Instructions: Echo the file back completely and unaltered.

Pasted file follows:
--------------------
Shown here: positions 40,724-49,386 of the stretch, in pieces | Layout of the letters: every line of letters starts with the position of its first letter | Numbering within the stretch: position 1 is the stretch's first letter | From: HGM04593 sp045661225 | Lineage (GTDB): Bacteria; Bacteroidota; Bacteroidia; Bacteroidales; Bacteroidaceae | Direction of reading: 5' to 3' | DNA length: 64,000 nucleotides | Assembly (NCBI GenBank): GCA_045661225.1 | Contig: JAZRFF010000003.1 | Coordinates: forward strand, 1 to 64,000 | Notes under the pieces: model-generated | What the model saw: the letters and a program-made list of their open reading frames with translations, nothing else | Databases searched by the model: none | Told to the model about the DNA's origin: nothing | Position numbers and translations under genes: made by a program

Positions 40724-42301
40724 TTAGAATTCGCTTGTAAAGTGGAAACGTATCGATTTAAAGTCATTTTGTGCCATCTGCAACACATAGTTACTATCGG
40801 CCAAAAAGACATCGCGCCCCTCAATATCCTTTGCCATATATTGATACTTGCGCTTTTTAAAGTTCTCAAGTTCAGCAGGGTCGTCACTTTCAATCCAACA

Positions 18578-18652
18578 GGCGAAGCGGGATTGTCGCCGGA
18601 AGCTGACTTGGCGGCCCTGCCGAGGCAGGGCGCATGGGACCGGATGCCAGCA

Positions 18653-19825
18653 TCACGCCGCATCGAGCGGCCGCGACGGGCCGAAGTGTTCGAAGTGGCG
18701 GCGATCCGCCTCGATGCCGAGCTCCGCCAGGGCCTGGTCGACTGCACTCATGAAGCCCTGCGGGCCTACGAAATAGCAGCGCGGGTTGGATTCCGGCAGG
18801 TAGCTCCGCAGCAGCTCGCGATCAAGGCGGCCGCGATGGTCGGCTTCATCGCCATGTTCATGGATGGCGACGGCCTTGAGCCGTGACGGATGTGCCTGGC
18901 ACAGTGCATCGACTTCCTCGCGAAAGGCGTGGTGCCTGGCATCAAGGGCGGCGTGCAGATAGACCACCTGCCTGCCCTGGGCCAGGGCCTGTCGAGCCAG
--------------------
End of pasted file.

Shown here: positions 40,724-49,386 of the stretch, in pieces | Layout of the letters: every line of letters starts with the position of its first letter | Numbering within the stretch: position 1 is the stretch's first letter | From: HGM04593 sp045661225 | Lineage (GTDB): Bacteria; Bacteroidota; Bacteroidia; Bacteroidales; Bacteroidaceae | Direction of reading: 5' to 3' | DNA length: 64,000 nucleotides | Assembly (NCBI GenBank): GCA_045661225.1 | Contig: JAZRFF010000003.1 | Coordinates: forward strand, 1 to 64,000 | Notes under the pieces: model-generated | What the model saw: the letters and a program-made list of their open reading frames with translations, nothing else | Databases searched by the model: none | Told to the model about the DNA's origin: nothing | Position numbers and translations under genes: made by a program

Positions 40724-42301
40724 TTAGAATTCGCTTGTAAAGTGGAAACGTATCGATTTAAAGTCATTTTGTGCCATCTGCAACACATAGTTACTATCGG
40801 CCAAAAAGACATCGCGCCCCTCAATATCCTTTGCCATATATTGATACTTGCGCTTTTTAAAGTTCTCAAGTTCAGCAGGGTCGTCACTTTCAATCCAACA

Positions 18578-18652
18578 GGCGAAGCGGGATTGTCGCCGGA
18601 AGCTGACTTGGCGGCCCTGCCGAGGCAGGGCGCATGGGACCGGATGCCAGCA

Positions 18653-19825
18653 TCACGCCGCATCGAGCGGCCGCGACGGGCCGAAGTGTTCGAAGTGGCG
18701 GCGATCCGCCTCGATGCCGAGCTCCGCCAGGGCCTGGTCGACTGCACTCATGAAGCCCTGCGGGCCTACGAAATAGCAGCGCGGGTTGGATTCCGGCAGG
18801 TAGCTCCGCAGCAGCTCGCGATCAAGGCGGCCGCGATGGTCGGCTTCATCGCCATGTTCATGGATGGCGACGGCCTTGAGCCGTGACGGATGTGCCTGGC
18901 ACAGTGCATCGACTTCCTCGCGAAAGGCGTGGTGCCTGGCATCAAGGGCGGCGTGCAGATAGACCACCTGCCTGCCCTGGGCCAGGGCCTGTCGAGCCAG